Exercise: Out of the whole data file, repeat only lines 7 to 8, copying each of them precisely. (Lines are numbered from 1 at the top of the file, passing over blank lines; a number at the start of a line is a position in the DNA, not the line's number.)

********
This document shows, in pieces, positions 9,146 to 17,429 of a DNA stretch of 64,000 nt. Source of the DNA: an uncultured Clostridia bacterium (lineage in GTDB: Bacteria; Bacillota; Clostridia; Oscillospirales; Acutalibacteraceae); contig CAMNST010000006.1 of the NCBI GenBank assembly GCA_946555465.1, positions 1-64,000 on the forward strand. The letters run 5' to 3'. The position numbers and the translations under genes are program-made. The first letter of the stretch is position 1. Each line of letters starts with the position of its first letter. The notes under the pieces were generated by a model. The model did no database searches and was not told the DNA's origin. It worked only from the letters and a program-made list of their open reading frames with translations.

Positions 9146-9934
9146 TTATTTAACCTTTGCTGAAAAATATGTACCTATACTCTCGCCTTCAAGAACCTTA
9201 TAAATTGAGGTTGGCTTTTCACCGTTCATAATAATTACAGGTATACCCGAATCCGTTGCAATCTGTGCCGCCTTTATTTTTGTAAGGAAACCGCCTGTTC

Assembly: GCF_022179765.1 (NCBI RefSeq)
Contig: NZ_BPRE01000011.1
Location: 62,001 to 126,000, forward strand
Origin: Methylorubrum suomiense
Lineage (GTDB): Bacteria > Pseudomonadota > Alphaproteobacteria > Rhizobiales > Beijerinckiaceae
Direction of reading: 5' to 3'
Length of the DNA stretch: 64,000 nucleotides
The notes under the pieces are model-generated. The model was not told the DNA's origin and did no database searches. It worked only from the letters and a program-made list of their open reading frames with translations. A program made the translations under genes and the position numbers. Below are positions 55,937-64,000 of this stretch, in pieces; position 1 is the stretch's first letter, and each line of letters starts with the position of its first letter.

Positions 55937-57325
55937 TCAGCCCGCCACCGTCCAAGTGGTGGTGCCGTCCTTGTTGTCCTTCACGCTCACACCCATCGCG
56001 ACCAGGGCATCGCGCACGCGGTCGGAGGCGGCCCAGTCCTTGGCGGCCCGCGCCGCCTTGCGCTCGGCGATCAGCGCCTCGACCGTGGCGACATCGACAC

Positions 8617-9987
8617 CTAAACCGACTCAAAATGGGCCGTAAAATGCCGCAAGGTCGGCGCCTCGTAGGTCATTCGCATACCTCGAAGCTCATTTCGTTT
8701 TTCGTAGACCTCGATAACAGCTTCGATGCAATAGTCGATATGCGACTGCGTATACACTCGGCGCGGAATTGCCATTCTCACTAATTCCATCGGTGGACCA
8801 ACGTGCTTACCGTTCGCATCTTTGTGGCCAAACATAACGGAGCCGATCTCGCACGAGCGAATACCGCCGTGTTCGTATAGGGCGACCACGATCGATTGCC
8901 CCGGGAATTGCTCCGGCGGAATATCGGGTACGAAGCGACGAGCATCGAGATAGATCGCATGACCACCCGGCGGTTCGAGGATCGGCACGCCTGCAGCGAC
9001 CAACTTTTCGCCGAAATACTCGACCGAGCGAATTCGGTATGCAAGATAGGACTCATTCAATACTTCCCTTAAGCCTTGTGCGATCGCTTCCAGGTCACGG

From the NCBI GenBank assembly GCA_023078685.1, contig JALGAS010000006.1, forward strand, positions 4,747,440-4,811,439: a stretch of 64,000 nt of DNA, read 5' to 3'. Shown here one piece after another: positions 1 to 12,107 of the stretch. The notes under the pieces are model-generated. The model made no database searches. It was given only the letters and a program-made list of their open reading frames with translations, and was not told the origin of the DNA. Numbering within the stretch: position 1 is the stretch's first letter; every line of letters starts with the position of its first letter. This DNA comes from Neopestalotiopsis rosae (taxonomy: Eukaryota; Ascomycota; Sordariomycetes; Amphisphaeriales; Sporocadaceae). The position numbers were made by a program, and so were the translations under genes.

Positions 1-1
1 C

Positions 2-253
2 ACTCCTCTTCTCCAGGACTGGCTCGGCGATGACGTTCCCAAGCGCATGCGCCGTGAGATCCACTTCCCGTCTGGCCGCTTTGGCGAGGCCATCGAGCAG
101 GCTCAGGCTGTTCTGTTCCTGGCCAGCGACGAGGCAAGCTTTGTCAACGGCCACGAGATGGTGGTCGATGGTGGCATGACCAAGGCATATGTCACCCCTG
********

Location: 62,001 to 126,000, forward strand
Origin: Methylorubrum suomiense